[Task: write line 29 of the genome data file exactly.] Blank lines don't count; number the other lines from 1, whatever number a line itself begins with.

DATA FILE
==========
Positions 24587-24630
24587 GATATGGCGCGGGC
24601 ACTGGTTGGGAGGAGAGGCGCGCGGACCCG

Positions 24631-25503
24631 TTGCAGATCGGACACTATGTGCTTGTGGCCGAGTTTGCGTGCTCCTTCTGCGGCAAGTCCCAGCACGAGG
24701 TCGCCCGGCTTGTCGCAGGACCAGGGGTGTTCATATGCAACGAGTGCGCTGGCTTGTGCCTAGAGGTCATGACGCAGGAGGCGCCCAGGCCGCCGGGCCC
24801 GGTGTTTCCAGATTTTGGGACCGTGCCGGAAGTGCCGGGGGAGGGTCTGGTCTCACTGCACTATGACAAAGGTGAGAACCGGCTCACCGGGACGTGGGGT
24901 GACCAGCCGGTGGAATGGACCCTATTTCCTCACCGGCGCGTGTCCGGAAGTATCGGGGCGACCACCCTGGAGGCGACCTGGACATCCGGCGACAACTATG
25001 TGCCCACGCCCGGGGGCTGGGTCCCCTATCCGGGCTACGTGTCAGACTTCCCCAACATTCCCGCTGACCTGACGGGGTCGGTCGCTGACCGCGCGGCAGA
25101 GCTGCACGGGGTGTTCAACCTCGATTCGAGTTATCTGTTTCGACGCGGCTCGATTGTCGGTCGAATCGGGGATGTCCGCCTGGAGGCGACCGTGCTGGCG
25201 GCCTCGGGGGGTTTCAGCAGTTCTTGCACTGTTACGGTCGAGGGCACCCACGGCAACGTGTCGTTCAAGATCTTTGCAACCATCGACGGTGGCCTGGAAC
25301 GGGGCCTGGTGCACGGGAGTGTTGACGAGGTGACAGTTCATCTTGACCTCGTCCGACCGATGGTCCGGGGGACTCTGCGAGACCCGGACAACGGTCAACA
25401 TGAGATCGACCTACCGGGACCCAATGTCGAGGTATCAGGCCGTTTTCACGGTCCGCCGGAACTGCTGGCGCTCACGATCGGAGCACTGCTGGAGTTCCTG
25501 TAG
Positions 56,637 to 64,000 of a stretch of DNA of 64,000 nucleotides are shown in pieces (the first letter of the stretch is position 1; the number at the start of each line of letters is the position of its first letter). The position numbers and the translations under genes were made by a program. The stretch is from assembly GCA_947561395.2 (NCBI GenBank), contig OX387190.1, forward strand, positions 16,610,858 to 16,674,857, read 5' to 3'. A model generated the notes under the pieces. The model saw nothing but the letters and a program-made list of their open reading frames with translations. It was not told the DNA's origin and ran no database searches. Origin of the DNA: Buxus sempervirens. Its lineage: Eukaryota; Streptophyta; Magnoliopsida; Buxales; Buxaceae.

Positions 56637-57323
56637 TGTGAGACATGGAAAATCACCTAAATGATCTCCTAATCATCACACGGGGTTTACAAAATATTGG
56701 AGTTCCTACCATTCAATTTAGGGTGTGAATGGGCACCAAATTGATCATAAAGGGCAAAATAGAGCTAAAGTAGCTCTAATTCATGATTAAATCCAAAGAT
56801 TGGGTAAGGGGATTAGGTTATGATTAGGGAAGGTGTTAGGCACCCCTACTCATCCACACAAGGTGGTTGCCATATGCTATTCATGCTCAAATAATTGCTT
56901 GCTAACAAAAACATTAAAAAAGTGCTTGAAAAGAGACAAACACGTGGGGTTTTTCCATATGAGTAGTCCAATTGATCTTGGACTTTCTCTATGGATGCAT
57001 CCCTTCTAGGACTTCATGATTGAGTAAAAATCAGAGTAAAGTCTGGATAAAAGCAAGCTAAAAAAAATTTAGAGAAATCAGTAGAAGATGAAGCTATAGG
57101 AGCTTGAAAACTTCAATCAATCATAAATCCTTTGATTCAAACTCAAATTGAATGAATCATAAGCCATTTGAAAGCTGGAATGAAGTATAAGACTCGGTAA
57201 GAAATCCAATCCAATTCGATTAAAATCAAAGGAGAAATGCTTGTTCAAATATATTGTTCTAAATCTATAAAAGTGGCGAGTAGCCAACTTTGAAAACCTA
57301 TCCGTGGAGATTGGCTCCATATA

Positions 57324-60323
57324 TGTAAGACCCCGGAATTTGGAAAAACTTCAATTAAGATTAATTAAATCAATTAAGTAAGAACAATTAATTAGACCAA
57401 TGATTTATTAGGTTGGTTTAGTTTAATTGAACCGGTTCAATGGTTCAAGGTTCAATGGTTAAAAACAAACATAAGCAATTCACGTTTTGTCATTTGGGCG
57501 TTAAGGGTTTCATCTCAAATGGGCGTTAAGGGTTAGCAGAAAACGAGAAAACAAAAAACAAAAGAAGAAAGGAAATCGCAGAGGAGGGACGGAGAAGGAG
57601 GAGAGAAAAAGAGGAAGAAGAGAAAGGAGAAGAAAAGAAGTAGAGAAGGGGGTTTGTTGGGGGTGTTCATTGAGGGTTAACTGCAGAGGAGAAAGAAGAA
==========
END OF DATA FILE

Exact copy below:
57601 GAGAGAAAAAGAGGAAGAAGAGAAAGGAGAAGAAAAGAAGTAGAGAAGGGGGTTTGTTGGGGGTGTTCATTGAGGGTTAACTGCAGAGGAGAAAGAAGAA